elsi-interface issueshttp://git.elsi-interchange.org/elsi-devel/elsi-interface/-/issues2020-06-08T08:05:47Zhttp://git.elsi-interchange.org/elsi-devel/elsi-interface/-/issues/44Containing geometry information for the sparse patterns2020-06-08T08:05:47ZNick PapiorContaining geometry information for the sparse patternsDear Victor and Volker,
I had a discussion with Volker about the possibility of ELSI containing the geometry information such that sparse patterns are attributed supercell/auxiliary cell information.
My views are this.
1. You can choo...Dear Victor and Volker,
I had a discussion with Volker about the possibility of ELSI containing the geometry information such that sparse patterns are attributed supercell/auxiliary cell information.
My views are this.
1. You can choose a direct path with auxiliary arrays that de-reference the supercell information.
I.e.
```fortran
integer :: N
integer :: ptr(N+1)
integer :: nnz
integer :: col(nnz)
integer :: nsc(3) ! number of auxiliary supercells along each lattice vector
integer :: sc_index(nnz) ! auxiliary for geometry
! get supercell offsets (integers) for an sc_index
! i.e. for the primary unit-cell one would get:
! all(index_sc(:,<primary unit-cell index>) == 0) .eqv. .true.
integer :: index_sc(3,*nsc)
! coordinates in the supercell structure
! One does not necessarily need the supercell dimension since it could be calculated
! on the fly. It depends on your needs and performance issues
real :: xa(3,na,*nsc) ! coordinates in the supercell structure
real :: unit_cell(3,3) ! lattice vectors for unit-cell (not supercell)
```
In the above you will have an auxiliary array `sc_index` which holds the information about locality. The `col` array will always be containing values in `1<=col(:)<=N`.
However, my experience is that this is not really needed.
2. A second approach would be to *hide* the supercell information in the `col` array.
```fortran
integer :: N
integer :: ptr(N+1)
integer :: nnz
integer :: col(nnz)
integer :: nsc(3) ! number of auxiliary supercells along each lattice vector
! get supercell offsets (integers) for an sc_index
integer :: index_sc(3,*nsc)
! coordinates in the supercell structure
! One does not necessarily need the supercell dimension since it could be calculated
! on the fly. It depends on your needs and performance issues
real :: xa(3,na,*nsc) ! coordinates in the supercell structure
real :: unit_cell(3,3) ! lattice vectors for unit-cell (not supercell)
```
Here you will have that the `col` array are bounded `1<=col(:)<=N*product(nsc)`.
By using this approach one can get the _actual_ column and supercell by this small conversion:
```fortran
sc_idx = (col(...)-1) / N
unit_col = col(...) - sc_idx * N
```
In this way you save an array of `nnz` which contains integers `1<=sc_index<=product(nsc)`.
This 2nd approach *limits* the size of ones sparse array. However, given that *any* large structure would only have 3,3,3 supercells (i.e. `product(nsc) == 27`) you should be able to handle sparse matrices up to `2**31/27 ~ 79536431` rows. In any case for very large structures one should probably go for `long` in which case this will never be an issue.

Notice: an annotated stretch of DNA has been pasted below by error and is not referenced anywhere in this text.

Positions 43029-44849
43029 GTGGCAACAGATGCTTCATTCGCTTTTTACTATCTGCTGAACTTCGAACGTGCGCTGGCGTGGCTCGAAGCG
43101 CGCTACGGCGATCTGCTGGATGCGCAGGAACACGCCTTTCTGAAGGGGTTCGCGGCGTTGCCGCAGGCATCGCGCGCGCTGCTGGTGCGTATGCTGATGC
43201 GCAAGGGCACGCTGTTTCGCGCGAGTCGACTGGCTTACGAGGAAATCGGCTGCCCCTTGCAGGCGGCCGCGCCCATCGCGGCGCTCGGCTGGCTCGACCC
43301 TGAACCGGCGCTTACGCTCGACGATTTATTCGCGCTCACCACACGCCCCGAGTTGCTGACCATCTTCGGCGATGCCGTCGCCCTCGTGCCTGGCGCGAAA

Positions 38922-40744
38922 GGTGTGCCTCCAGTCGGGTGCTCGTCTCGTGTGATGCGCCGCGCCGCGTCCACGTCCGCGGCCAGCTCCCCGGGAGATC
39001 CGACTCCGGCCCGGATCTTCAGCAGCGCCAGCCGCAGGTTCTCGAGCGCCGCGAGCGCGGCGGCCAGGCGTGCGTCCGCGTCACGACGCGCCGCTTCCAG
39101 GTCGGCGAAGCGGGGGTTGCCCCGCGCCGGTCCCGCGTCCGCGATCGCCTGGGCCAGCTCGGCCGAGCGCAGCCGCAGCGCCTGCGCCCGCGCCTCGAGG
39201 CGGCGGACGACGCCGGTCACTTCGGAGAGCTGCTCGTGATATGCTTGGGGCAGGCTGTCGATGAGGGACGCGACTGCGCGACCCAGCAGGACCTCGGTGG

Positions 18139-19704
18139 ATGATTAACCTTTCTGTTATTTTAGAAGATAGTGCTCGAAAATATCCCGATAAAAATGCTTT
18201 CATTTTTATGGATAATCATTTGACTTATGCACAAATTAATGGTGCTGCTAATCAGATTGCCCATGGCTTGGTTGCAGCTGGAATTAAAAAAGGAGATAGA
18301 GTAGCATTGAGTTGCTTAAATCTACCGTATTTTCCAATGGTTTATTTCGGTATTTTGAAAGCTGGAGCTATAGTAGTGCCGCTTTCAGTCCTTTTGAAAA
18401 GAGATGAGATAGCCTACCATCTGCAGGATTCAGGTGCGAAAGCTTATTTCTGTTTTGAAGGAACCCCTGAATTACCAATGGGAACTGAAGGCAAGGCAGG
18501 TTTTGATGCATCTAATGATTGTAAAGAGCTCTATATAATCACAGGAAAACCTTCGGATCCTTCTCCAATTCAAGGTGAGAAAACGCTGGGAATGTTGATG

3. Instead of populating elsi with these abstractions of geometries etc. it could also be a possibilty of having a few procedure pointers which could be populated by the hosting program. I.e.
`elsi_setup_geometry_funcs(get_sc_coord=host_sc_coord_func, get_phase=host_phase_calc, ...)` or what-ever.
In this last approach ELSI need not worry about having another data-level. Only requirement is that the interfaces for these procedures are well-defined.
I think this last approach would require the least of you since one shouldn't accommodate different basis-sets and how they potentially order stuff in the host code.
Well, these are just some thoughts! :)http://git.elsi-interchange.org/elsi-devel/elsi-interface/-/issues/41PEXSI complex inertia counting fails randomly2019-11-15T01:46:39ZVictor Yuwy29@duke.eduPEXSI complex inertia counting fails randomlyThe complex PEXSI solver fails randomly at the inertia counting stage. This seems to happen with PEXSI release 1.2.0 and its current (11/11/2019) master branch. Tested with Intel (2019.0.5.281), GCC (7.4.0), OpenMPI (4.0.2), MPICH (3.3.2...The complex PEXSI solver fails randomly at the inertia counting stage. This seems to happen with PEXSI release 1.2.0 and its current (11/11/2019) master branch. Tested with Intel (2019.0.5.281), GCC (7.4.0), OpenMPI (4.0.2), MPICH (3.3.2), SuperLU_DIST (5.1.3, 5.3.0, 6.1.1) and SCOTCH (6.0.0, 6.0.7, 6.0.9). It's unclear whether this is a PEXSI problem or it's from SuperLU_DIST or SCOTCH.
A self-contained reproducer is attached: [test_inertia_cmplx.c](/uploads/a1f14fb864cb752abffd6268e175b7ef/test_inertia_cmplx.c).
Steps to reproduce:
1. Build [PEXSI](https://bitbucket.org/berkeleylab/pexsi/src/master) with SuperLU_DIST and SCOTCH
2. Build `test_inertia_cmplx.c`, link against the PEXSI library created in step 1
3. Download test matrices ([ex1.tar](/uploads/ade40b4e2cd9e386664bb280998b3d6a/ex1.tar) or [ex2.tar](/uploads/201f1b99e64d2b5ae32b97ee2f571d24/ex2.tar))
4. Run `test_inertia_cmplx` with a random number of MPI tasks